On November 7-8, 2023, Act | West held a Partners’ Meeting in Dakar, Senegal to recognize the successes and lessons learned from the past five years of USAID’s Act to End NTDs | West program and to establish the path forward for the next three years. The meeting assembled Ministry of Health delegates from the 11 Act | West countries as well Act | West consortium partners and representatives from USAID, WHO HQ, ESPEN, CDC, the GHIT Fund, Act | East, and Sightsavers. In a sign of country engagement, cabinet-level staff including the Directors General of Public Health from Ghana, Burkina Faso, Benin, Senegal, and Côte d'Ivoire as well as the Secretaries General from the Ministries of Health in Togo and in Benin were in attendance.
Several key achievements, lessons learned and observations stood out, most notably:
- Countries have made incredible strides in disease elimination. Togo eliminated lymphatic filariasis and trachoma as public health problems in 2017 and 2022, respectively. Ghana and Benin were also able to eliminate trachoma as a public health problem in 2018 and 2023, respectively, and Niger awaits official WHO verification for its dossier on onchocerciasis elimination. If verified, “Niger [will be] the first country in Africa to achieve this major milestone,” said Helen Keller International’s Yaobi Zhang. All of these remarkable eliminations were made possible through the country governments’ leadership.
- Sustainability work continues in integrating NTD services into national health care systems. Ghana has successfully added NTDs into the home visit register for community nurses. This allows the country to better monitor and categorize NTD data at the household level and refer cases to the health facility as needed. Dr. Joseph Opare, acting Program Manager for Ghana’s NTD program, noted that efforts have been made to “ensure that this pilot [initiative] is not regarded as a stand-alone project but fully integrated into the routine public health care systems.” This helps to mainstream neglected tropical diseases into Ghana’s health services. Similarly, Senegal, Benin, and Mali have worked to integrate NTDs into their respective universal health care policies and benefits packages.
- Multisectoral coordination can facilitate program success and boost sustainability. All of the countries supported by Act | West recognize the importance of cross-sector collaboration to sustainably achieve elimination and control goals. Togo has instituted and formalized a collaboration between the Ministry of Health and the Ministry of Education that includes treatment for schistosomiasis and soil-transmitted helminths, as well as NTD prevention and behavior change education in schools. Côte d’Ivoire created NTD technical working groups to operationalize multisectoral collaboration and Senegal’s sustainability work has been supported thanks to buy-in from local government and non-health sector stakeholders. The high-level panel featuring the Directors General of Public Health from Ghana and Côte d'Ivoire as well as the Secretaries General from the Ministries of Health in Togo and in Benin shared their governments’ strategies for supporting NTD programs as it mainstreams NTDs into the primary health care (PHC) structures. The integration of NTD programs and services into countries’ national health systems will enable countries to provide NTD services in a more sustainable way.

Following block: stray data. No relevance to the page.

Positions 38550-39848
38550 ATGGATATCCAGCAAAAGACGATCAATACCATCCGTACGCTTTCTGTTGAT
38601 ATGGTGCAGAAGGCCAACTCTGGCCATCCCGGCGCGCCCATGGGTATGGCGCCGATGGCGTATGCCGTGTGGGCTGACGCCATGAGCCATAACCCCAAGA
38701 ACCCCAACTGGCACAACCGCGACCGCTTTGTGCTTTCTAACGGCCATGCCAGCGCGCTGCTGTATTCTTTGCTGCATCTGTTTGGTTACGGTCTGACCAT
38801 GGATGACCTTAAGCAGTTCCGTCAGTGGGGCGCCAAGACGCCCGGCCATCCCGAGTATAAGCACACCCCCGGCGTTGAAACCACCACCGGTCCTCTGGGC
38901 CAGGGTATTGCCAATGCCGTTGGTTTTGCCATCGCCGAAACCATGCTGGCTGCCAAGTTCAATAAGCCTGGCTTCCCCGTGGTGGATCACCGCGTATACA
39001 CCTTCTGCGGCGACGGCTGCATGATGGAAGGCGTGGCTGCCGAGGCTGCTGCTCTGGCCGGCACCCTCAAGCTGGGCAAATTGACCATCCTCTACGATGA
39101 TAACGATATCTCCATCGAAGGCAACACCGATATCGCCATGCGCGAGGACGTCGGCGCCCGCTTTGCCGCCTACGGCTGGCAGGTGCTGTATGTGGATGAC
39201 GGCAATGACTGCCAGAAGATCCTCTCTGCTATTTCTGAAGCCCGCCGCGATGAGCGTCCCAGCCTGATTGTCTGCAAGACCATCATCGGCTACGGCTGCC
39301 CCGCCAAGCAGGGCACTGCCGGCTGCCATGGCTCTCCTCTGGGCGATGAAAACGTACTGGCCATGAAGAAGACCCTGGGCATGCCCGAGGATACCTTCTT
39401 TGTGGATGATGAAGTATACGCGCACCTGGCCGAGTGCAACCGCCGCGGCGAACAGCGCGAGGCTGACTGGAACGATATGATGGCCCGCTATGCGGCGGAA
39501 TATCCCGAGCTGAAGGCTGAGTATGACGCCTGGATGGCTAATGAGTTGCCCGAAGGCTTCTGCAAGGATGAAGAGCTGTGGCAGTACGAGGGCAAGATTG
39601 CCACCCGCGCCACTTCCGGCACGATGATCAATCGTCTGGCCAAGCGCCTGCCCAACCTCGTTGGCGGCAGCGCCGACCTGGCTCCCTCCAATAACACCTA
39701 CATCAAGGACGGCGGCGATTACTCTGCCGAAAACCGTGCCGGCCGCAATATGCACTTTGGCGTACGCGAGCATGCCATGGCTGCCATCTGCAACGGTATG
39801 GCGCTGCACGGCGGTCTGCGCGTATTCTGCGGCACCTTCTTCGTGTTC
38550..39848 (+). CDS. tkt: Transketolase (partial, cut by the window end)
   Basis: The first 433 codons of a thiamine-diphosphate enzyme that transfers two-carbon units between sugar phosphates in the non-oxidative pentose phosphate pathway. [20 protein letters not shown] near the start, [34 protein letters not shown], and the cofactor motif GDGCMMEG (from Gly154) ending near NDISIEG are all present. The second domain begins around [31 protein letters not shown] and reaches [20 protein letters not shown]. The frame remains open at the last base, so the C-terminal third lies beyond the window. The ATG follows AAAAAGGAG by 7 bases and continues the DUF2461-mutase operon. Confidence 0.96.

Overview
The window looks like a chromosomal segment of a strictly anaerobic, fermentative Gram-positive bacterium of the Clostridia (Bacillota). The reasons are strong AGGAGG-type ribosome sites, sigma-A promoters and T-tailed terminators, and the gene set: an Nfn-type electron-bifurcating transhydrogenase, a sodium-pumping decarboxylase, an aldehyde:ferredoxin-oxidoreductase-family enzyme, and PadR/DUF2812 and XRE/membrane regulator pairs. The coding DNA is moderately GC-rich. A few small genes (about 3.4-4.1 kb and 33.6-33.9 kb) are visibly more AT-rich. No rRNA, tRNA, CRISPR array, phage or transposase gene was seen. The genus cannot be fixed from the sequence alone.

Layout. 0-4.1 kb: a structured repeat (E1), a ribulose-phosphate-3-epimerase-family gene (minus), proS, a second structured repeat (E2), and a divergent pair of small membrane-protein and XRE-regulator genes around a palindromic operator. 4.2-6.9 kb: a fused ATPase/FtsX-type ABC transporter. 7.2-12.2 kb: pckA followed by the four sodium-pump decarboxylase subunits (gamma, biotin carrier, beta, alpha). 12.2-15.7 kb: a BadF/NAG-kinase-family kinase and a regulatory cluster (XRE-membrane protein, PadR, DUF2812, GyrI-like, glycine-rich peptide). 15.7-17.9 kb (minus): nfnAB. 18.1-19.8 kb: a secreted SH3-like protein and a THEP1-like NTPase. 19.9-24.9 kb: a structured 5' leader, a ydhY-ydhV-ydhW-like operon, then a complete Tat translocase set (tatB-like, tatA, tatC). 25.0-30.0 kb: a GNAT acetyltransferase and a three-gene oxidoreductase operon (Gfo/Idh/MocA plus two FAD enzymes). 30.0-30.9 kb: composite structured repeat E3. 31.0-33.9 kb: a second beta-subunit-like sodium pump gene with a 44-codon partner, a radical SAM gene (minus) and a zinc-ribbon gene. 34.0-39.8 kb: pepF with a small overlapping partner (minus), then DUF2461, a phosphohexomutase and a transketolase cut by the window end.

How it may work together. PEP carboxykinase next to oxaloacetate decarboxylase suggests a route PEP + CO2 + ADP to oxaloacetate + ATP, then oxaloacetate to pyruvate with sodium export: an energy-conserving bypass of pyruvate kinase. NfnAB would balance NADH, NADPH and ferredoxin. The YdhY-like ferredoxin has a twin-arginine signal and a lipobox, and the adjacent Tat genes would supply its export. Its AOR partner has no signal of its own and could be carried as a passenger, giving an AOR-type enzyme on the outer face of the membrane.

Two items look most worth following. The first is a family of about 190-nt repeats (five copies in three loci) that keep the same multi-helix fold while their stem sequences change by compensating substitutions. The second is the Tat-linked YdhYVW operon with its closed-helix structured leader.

Additionally, the key recommendations and takeaways for achieving success and overcoming challenges in the last mile to disease elimination were also highlighted. Among these were:
- Cross-border coordination is essential in overcoming last mile challenges to elimination. In several countries supported by Act | West, areas of ongoing transmission persist in border districts. As such, countries like Cameroon haveincreased their collaboration with neighboring countries to coordinate mass drug administration (such as working with Nigeria) and achieve disease elimination. For countries like Benin, Togo, Ghana, and Niger that have already eliminated an NTD, they have initiated work to better coordinate with neighboring countries. The goal of this work is for Benin, Togo, Ghana, and Niger to maintain their elimination status and ensure that eliminated NTDs do not regain their foothold in-country.
- Countries can lead the way in innovating methods to address their specific challenges and needs. After eliminating four NTDs, Togo’s NTD program is developing an integrated surveillance plan to operationalize WHO recommendations for each eliminated disease. The hope is that this plan will help Togo better integrate NTDs surveillance into the broader national disease surveillance system and processes.
Other key recommendations from the second day included:
- Involve civil society organizations to overcome challenges.
- Use NTD data to make the case for greater financial support for NTDs to decision makers, and gain participation and boost motivation from other sectors and stakeholders.
- Improve cross-border collaboration through annual joint planning and synchronized treatment for border districts. Hotspots and persistent transmission can only be properly targeted if cross-national entities coordinate from the outset.
Over the course of the two-day meeting, countries’ presentations proved how far they have progressed since the beginning of Act | West. The lively participation and discussions also pointed to country motivation to meet 2030 road map targets set by the WHO.